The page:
Dump the pot stock heavy trading account, move to Questrade opening up a RRSP and TFSA.

Then, try maximize both accounts. At your income level that shouldn't be a problem at all. But if you don't think you can, max your TFSA and put the rest in RRSPs. (At your age you should be able to contribute over $30k to your TFSA because of unused contribution room, but sign up for My Account with CRA to confirm.)

Don't look into RRSP loans quite yet, focus on regular and aggressive saving first. RRSP loans might be an option in a year or so once you've formed good habits elsewhere.

As for investing, go with a CCP or the new Vanguard Portfolio ETFs (VBAL.TO is a good starting point).

Don't let yourself get slowed down financially because of legal stuff, those things can take years to sort out. Just put your nose to the grindstone and stash away money aggressively!

tigatok

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Re: [CANADA BC] 23 yr/o 80k/yr Could use Investment advice!
« Reply #11 on: September 17, 2018, 09:15:50 AM »
I think your couch potato-esque investing strategy is sound, but you really need to save more. I make less than half your salary, probably live within 100 km of you, max out my RRSP and TFSA every year, and also put a solid chunk into non-registered investments on top of that. And travel overseas to five or six countries a year. So that's probably what I'd focus on - you'll get way more bang for your buck at this point by boosting your savings rate than fiddling with investments.

So what percentage would you say you live on? I use YNAB religiously so I have access to my spending stats and what not, I definitely need to find a way to save more money, I agree.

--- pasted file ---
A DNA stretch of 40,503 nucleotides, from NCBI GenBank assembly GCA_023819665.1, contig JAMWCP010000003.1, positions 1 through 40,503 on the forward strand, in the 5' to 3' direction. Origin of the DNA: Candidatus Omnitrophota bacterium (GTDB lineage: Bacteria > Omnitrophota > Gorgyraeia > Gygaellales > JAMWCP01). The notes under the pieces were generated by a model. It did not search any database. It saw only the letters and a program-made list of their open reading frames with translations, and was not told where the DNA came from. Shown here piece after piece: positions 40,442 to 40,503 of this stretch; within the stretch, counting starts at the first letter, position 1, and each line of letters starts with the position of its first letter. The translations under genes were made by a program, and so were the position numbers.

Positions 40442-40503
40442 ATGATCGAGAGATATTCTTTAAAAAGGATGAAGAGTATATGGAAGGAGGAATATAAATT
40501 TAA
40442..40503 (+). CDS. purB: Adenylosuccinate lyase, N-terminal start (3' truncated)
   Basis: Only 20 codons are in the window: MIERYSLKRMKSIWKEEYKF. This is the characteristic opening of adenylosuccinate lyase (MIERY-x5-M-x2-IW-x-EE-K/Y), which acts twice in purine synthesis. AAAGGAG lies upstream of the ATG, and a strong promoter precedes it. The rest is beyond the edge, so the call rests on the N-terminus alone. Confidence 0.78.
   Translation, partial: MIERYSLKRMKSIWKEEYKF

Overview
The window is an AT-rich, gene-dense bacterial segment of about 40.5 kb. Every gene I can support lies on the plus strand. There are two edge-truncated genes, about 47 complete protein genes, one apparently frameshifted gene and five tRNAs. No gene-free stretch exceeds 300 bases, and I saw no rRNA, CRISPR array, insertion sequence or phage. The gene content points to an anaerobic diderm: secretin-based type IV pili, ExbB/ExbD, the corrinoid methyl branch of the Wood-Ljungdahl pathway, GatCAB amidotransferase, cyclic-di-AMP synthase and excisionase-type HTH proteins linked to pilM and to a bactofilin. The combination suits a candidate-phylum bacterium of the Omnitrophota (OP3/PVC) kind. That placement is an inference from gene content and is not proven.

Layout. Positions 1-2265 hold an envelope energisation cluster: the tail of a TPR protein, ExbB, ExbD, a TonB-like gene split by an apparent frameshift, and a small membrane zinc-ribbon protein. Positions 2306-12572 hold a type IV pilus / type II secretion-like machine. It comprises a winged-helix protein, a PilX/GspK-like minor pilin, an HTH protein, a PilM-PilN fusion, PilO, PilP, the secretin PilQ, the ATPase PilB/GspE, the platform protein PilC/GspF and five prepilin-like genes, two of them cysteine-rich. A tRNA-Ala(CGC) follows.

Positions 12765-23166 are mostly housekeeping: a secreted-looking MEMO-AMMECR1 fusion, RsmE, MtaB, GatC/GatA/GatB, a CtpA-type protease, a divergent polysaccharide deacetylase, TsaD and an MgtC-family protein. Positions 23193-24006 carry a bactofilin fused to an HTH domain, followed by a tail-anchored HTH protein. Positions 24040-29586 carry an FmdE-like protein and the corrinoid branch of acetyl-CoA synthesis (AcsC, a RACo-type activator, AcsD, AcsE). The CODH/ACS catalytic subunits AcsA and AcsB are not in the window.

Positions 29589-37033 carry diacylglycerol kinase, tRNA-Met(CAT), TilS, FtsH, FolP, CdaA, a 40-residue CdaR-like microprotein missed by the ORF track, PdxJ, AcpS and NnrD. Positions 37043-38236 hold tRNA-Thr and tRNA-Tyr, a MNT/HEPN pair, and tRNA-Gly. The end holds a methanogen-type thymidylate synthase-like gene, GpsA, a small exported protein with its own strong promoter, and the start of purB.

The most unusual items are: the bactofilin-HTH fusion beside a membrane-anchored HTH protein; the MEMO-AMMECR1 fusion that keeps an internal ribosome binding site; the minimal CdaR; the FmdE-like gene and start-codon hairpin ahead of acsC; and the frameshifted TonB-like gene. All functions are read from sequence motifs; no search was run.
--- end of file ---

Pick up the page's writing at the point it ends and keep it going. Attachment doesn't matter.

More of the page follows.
Retire-Canada

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Re: [CANADA BC] 23 yr/o 80k/yr Could use Investment advice!
« Reply #12 on: September 17, 2018, 09:27:55 AM »
So what percentage would you say you live on?

At your income level I would shoot for a 50% after tax savings rate. When I had a similar level income to you that's what I shot for. My income varies so when my income goes up I want to be saving a higher % since my spending doesn't need to increase when my income does.

Zikoris

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Re: [CANADA BC] 23 yr/o 80k/yr Could use Investment advice!
« Reply #13 on: September 17, 2018, 09:48:40 AM »
I think your couch potato-esque investing strategy is sound, but you really need to save more. I make less than half your salary, probably live within 100 km of you, max out my RRSP and TFSA every year, and also put a solid chunk into non-registered investments on top of that. And travel overseas to five or six countries a year. So that's probably what I'd focus on - you'll get way more bang for your buck at this point by boosting your savings rate than fiddling with investments.

So what percentage would you say you live on? I use YNAB religiously so I have access to my spending stats and what not, I definitely need to find a way to save more money, I agree.

We generally have about a 65% savings rate, so we spend 35%.

I have no idea what we're looking at this year since my partner quit his job and started a business, so our income is all over the place. It will be interesting to see.

tigatok

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Re: [CANADA BC] 23 yr/o 80k/yr Could use Investment advice!
« Reply #14 on: September 17, 2018, 10:06:46 AM »
I just took a look and crunched some numbers. I pretty much spend all my money. Which is terrible, and I'm not exactly sure how thats possible. Here are some numbers I've crunched:

Maintaining my current after tax net per year ($59,087):

Savings after hard expenses            (expenses that will always need to be paid): 53.44%
Savings after minimalist expenses   (expenses that I could cut out/lower):           55.91%
Savings after current realistic expenses (current amount I spend):                      43.59%


So it seems that I should be able to save way more than am spending if I watch myself. If I push my self to the extremes then I can save around 55% of my net income. If this whole case thing didn't happen, then the minimalist expenses would be around 65%.

Retire-Canada

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Re: [CANADA BC] 23 yr/o 80k/yr Could use Investment advice!
« Reply #15 on: September 17, 2018, 10:26:33 AM »
This is a process. Don't feel you have to go from where you are now to FIRE Hero! status in one or two steps. Get started and keep improving. I spent a shit ton more than I do now and at the time it just felt normal/necessary. But, with more time and introspection I realised I could do better. The more I saved the more opportunities I found for saving even more.